Lynne Yelich lost the Conservative nomination in the newly created riding of Saskatoon-Grasswood on Monday night, with party members choosing popular local sports broadcaster Kevin Waugh as their candidate for the October election.
Yelich, who was named minister of state for consular affairs in 2013, has deep roots in the farming community of Kenaston, Sask. She has comfortably held onto the riding of Blackstrap since she was first elected as a Canadian Alliance MP in 2000.
But the contentious decision to sever traditionally blended urban-rural ridings in Saskatchewan into distinct urban and rural constituencies for this election split Blackstrap in two. The urban portion was turned into Saskatoon-Grasswood and the rural component blended into Moose Jaw—Lake Centre—Lanigan.
"We lost all the rural with redistribution and that's when it became important that an urban person step in," Waugh said in an interview of his decision to run.
"It was nothing to do with Lynne, she was doing fine. I just knew I had something to offer."
Waugh has been a fixture in Saskatoon for four decades, sitting on the school board, leading local charitable initiatives and working as a sports broadcaster.
In a statement, Yelich thanked her constituents, calling it a privilege to represent them.
"While I am disappointed in this result, I am optimistic for the future of Canada under the leadership of our Prime Minister Stephen Harper and our Conservative government," she said.
She is the only cabinet minister to have lost a nomination challenge; government whip John Duncan faced one in a new British Columbia riding but emerged victorious.
Prior to the boundary changes, Saskatchewan's 14 ridings were all a mix of rural and urban voters. But population growth in the urban centres prompted the independent boundaries' commission to redraw the electoral map, creating six primarily urban ridings, one blended riding and seven primarily rural ridings.
The changes were so divisive that the commission was split itself, with one member filing a dissenting report, arguing the move would create confusion and decrease voter turnout.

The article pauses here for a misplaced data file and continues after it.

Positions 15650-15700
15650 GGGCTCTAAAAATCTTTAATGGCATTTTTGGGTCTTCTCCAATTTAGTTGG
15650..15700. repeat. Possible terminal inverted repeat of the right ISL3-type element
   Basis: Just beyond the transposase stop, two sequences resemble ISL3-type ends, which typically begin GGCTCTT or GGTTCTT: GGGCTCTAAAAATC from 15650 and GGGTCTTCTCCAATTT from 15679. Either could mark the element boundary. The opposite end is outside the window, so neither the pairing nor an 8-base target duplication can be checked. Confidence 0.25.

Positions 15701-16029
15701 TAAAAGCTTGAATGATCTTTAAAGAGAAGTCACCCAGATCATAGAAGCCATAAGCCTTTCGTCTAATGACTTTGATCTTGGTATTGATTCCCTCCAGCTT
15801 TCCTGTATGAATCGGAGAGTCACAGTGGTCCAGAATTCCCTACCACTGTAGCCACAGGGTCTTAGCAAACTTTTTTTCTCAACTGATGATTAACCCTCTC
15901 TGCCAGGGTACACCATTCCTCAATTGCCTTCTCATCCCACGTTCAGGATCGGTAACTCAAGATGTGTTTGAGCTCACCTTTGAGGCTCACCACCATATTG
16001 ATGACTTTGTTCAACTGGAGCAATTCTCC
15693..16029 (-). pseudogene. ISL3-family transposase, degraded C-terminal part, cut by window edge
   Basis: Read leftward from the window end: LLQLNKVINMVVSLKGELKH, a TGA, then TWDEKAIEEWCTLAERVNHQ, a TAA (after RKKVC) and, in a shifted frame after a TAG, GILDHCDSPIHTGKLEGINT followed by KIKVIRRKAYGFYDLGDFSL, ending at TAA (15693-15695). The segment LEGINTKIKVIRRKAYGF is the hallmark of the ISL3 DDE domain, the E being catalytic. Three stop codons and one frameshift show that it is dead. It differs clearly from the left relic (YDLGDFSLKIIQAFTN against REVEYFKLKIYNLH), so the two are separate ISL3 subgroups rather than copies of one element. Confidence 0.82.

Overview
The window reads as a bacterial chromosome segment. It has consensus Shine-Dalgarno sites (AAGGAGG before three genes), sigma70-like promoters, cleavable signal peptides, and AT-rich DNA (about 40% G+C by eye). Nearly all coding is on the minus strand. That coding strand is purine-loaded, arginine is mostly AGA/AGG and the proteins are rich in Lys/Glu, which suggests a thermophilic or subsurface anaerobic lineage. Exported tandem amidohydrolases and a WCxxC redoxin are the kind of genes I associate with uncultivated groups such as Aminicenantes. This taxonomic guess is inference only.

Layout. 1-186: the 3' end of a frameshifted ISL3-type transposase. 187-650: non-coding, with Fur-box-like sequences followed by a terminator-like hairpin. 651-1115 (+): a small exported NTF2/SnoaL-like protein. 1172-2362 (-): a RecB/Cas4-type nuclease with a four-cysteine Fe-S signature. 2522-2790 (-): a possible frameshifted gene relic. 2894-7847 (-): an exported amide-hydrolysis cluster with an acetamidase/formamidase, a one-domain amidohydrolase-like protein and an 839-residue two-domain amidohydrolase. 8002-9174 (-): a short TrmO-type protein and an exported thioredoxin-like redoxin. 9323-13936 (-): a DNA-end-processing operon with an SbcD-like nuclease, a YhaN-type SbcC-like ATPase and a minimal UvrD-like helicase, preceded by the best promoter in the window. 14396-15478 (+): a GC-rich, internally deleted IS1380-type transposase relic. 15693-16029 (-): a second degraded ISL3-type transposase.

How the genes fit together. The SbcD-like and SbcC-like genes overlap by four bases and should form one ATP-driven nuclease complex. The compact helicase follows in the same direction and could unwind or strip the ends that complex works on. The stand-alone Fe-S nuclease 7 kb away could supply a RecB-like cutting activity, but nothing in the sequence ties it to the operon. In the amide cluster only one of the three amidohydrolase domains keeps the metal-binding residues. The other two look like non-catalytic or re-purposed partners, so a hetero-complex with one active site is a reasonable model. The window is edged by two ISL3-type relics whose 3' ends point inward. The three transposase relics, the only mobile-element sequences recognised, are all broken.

The province's Tory MPs — who hold 13 of Saskatchewan's 14 seats — were also opposed. The lone Liberal MP, Ralph Goodale, was in favour.
While sitting MPs don't usually face nomination challenges, the creation of the new ridings opened up the process, and incumbent Conservatives weren't allowed to run against each other.
"When the boundaries changed, what happened was it left some of these people scrambling to shore up their urban support, which frankly they had neglected over the years," said David McGrane, a political science professor at the University of Saskatchewan.
Some just decamped for the new rural ridings, including Kelly Block and Tom Lukiwski, who is running in the riding that encompasses the rural element of Yelich's old stomping grounds.
The NDP — which failed to capture a seat in the province in the last four federal elections despite winning a good chunk of the popular vote — is hoping for a breakthrough in the new urban ridings.
The Tories' rural support has overwhelmed strong NDP support in urban centres in the past, said Lorne Nystrom, a former NDP MP from Saskatchewan.
"This time, with the new boundaries, it is certainly a different mix," he said.
Though the Liberals only captured nine per cent of the popular vote in the province in 2011, they shouldn't be counted out, said McGrane.
"What I'm looking for is for these new urban-only ridings to be much more competitive and I'm also looking for the three-way split," he said.
"It's going to matter a lot how much the Liberals take."
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